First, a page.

Project SAGE
Speed of Adaptation in Population Genetics and Evolutionary Computation
University of Nottingham
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Applications of SAGE

Our research and knowledge has many varied and far reaching applications, such as:

  • Self-optimising mobile networks: One of the central and critical component of modern European infrastructure is mobile networks, and such an application would therefore put a strong demand on the dependability of the evolutionary process which is of a crucial importance to future self-optimising mobile networks. The key to guarantee dependability of such a system is a strong theoretical foundation.
  • Evolutionary medicine: Conditions such as asthma, autoimmune disease and cancer can result from mismatches between ancient adaptations and modern environments. Likewise, the pathogenicity of virus and bacteria infecting human populations require an evolutionary explanation. Elucidating our evolutionary history can provide a path towards better therapeutic strategies, and a better understanding of the dynamics of evolution.
  • Developing drugs: Evolutionary algorithms used in the AutoDock software were instrumental in discovering the first clinically-approved antiviral drug for HIV (Isentress) by Merck Pharmaceutical Company. It is therefore not inconceivable that downstream impact from SAGE will contribute to developing novel drugs and better therapeutic strategies for cancer, which would have immediate economical and societal benefits.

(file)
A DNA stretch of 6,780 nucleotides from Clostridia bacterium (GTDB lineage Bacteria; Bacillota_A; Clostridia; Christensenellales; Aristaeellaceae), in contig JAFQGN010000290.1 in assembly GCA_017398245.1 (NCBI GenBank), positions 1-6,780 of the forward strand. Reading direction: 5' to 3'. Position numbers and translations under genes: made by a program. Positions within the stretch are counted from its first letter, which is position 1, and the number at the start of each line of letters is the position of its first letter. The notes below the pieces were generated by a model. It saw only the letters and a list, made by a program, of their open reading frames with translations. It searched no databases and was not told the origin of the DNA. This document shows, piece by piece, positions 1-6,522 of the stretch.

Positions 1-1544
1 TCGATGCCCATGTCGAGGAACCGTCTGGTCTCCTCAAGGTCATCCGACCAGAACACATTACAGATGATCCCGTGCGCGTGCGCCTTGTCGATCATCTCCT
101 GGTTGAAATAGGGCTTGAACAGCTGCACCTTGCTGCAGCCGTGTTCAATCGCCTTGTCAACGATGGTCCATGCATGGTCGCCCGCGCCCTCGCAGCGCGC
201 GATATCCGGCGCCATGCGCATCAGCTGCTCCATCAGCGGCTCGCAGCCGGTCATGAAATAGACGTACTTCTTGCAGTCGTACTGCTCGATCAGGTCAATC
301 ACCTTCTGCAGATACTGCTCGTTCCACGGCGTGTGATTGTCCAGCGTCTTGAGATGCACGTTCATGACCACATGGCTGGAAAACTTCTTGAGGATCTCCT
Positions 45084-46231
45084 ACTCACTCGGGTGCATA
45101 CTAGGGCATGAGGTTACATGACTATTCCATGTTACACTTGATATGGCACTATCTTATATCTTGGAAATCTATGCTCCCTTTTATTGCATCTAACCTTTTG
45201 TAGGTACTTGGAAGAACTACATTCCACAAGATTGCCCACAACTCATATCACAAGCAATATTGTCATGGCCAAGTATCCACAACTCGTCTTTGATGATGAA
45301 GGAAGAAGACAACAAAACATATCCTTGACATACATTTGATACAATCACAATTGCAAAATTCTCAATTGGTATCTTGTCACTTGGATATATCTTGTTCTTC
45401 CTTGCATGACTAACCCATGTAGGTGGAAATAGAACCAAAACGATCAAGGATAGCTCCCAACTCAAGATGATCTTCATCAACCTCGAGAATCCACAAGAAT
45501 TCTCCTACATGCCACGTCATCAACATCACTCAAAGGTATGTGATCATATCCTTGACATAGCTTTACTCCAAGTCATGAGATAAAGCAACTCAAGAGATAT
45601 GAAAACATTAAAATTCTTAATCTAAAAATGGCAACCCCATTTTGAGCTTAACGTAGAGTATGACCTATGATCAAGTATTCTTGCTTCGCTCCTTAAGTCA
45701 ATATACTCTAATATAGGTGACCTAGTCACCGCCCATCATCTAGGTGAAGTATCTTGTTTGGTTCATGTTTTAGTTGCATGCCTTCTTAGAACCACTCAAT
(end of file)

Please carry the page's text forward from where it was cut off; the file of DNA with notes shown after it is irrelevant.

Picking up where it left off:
• Prevention of drug resistance:  A thorough understanding of the dynamics of evolution and a focus on future prediction will be a major factor for the effective design of therapeutic strategies for the use of antibiotics that slow down the evolution of resistance, which has become an increasingly important problem in the UK and in other countries. For example, the cases of Carpanem (an important class of antibiotics) resistance increased from less than five cases a year in 2007 to more than 600 in 2011 in the UK. These strains are evolving under selection pressure originating from the widespread use of antibiotics. This represents a relatively simple case of biological adaptation. Recently, there has been considerable effort from the scientific community to identify the mutations that cause this resistance as it represents one of the most pressing issues in evolutionary biology. It was found that these mutations are typically found in the same genes and that the order in which these mutations fix conditions the probability of acquiring resistance.
  • Management of biodiversity in natural habitats: The impeding threat of climate change stresses the need for better strategies for the preservation of biodiversity. Current models rarely take into account evolutionary processes, but this shortcoming has been recently recognised. In order to achieve effective predictions of the dynamics of genetic diversity, models of adaptive dynamics that are realistic enough will be required. These models will have to be able to deal with multiple loci and to be flexible enough to include effects of a changing environment.
  • Policy making: The EU has one of the most stringent regulations on genetically modified organisms (GMOs) in the world. All new GMOs are approved on a case by case, based on risk assessment to human health or environmental damage, all of these based on scientific evidence. One of the biggest concerns is that GMO genes start to introgress with native species by gene flow. For this, special buffer zones are set in place where hybrids can co-exist. However, legislation on the size of these buffer zones varies wildly from country to country. SAGE considers evolutionary dynamics in spatially distributed populations, which can be applied to this setting and provide a means of calculating effective buffer zones to prevent this gene-flow.

 

SAGE Project

Email: sage-board@cs.nott.ac.uk